“To really make change in the Capitol, you have to focus on that peer holding peer accountable,” she added. “And you have to formalize a structure. And I think the final step is when you’re talking about an elected official. So what do you do?”
“What do you do?” is at the heart of a debate brewing among legislators and within Missouri politics as a whole. Many who’ve worked in the Missouri Capitol know that the atmosphere is treacherous for women – and has been that way for decades. The question now is how can sexual harassment be curtailed – and how can perpetrators be effectively punished?
“Keep in mind, the vast, vast, overwhelming majority of people who serve in Jeff City are there for the right reasons – and they’re making good decisions both in their professional life and their personal life,” said House Speaker Todd Richardson, R-Poplar Bluff. “I’ve also heard from our members who say ‘Hey, we take on the responsibility of being in the public eye and we can and need to be better.’”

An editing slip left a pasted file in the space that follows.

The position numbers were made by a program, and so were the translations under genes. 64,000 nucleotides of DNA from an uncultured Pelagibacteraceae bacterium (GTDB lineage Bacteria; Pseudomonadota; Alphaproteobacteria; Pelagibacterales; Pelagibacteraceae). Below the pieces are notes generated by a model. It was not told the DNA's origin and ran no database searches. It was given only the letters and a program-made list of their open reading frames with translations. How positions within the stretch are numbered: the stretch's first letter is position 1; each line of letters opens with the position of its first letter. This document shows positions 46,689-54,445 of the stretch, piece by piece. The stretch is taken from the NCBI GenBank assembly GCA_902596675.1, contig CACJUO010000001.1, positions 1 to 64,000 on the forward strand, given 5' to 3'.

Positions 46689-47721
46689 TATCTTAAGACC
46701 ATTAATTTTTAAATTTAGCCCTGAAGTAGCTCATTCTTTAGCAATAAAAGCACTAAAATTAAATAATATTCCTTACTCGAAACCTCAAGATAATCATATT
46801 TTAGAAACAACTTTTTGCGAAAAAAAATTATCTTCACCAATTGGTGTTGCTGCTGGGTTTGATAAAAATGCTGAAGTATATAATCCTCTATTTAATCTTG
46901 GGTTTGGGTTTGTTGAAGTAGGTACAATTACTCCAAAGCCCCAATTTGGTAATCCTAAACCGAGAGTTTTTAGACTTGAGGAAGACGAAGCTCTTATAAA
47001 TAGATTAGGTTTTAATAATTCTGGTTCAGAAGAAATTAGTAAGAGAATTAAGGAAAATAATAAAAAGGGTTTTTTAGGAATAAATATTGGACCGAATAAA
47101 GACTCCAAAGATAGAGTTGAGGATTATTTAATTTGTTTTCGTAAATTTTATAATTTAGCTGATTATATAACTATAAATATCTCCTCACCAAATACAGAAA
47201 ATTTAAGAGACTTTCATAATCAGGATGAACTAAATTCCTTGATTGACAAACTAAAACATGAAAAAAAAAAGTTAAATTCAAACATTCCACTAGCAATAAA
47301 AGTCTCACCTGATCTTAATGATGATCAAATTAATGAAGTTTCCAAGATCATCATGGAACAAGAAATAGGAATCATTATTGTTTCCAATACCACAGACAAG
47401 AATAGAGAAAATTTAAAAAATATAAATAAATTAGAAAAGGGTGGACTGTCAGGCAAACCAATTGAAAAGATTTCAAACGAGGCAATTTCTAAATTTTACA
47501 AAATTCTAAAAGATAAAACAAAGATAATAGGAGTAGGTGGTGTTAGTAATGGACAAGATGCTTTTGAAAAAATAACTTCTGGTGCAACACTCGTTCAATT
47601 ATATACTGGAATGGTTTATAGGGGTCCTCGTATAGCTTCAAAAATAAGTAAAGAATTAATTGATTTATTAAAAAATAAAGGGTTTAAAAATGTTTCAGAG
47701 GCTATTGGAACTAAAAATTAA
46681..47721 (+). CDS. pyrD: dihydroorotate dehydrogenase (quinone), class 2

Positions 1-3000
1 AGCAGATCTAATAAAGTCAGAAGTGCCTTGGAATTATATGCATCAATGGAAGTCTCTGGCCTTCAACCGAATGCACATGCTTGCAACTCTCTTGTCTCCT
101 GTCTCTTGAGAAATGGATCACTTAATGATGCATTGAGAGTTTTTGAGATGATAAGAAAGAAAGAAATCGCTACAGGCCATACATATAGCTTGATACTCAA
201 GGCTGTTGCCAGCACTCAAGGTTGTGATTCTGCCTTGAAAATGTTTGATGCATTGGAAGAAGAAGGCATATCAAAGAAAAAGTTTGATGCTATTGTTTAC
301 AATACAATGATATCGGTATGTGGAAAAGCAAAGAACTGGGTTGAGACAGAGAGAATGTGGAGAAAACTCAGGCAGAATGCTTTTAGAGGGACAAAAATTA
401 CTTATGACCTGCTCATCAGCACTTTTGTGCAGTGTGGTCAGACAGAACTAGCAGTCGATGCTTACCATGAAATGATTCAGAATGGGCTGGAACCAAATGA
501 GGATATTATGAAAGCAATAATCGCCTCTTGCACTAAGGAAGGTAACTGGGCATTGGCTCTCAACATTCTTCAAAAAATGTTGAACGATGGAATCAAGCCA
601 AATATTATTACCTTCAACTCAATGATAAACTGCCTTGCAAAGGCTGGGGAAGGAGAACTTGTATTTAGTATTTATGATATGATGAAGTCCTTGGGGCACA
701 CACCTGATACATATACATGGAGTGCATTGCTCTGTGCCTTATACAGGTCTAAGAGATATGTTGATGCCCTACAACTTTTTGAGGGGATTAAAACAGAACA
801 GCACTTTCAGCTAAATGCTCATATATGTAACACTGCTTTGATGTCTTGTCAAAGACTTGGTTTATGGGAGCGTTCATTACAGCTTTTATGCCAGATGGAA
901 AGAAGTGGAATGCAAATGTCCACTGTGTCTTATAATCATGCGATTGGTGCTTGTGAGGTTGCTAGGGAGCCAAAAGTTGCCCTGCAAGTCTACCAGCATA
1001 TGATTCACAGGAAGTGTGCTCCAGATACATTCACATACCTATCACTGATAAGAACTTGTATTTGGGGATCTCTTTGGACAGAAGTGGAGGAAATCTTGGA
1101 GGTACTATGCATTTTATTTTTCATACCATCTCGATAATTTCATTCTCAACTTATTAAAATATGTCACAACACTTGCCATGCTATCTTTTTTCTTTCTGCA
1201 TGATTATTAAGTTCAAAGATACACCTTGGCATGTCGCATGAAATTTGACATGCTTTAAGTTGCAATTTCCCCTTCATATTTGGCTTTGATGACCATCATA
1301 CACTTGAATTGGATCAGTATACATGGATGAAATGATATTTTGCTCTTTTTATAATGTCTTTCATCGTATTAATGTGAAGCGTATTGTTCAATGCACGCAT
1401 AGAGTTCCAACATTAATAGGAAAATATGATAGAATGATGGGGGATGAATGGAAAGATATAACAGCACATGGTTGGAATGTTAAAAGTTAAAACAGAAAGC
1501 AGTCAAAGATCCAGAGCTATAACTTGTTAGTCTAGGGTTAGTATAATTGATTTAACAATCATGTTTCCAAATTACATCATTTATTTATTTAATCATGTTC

'We need to set an example'
The Missouri General Assembly was rocked earlier this year by the resignations of House Speaker John Diehl, R-Town and Country, and Sen. Paul LeVota, D-Independence. Both men stepped down after news articles showed them acting inappropriately toward college-aged interns.
After Diehl’s resignation, Richardson tasked a number of lawmakers to come up with new policies for the House’s intern program. He tapped state Rep. Kevin Engler, a Farmington Republican who spent eight years in the Missouri Senate, to lead the group.
“I think that we need to set an example,” Engler said in a telephone interview. “It should be a professional setting. And at all professional settings, there should be no worry about whether you’re going to be harassed or receive unwelcomed advances. Realistically, we can’t police everybody in every situation all the time. But we want it to be the rare, rare exception rather than any type of norm.”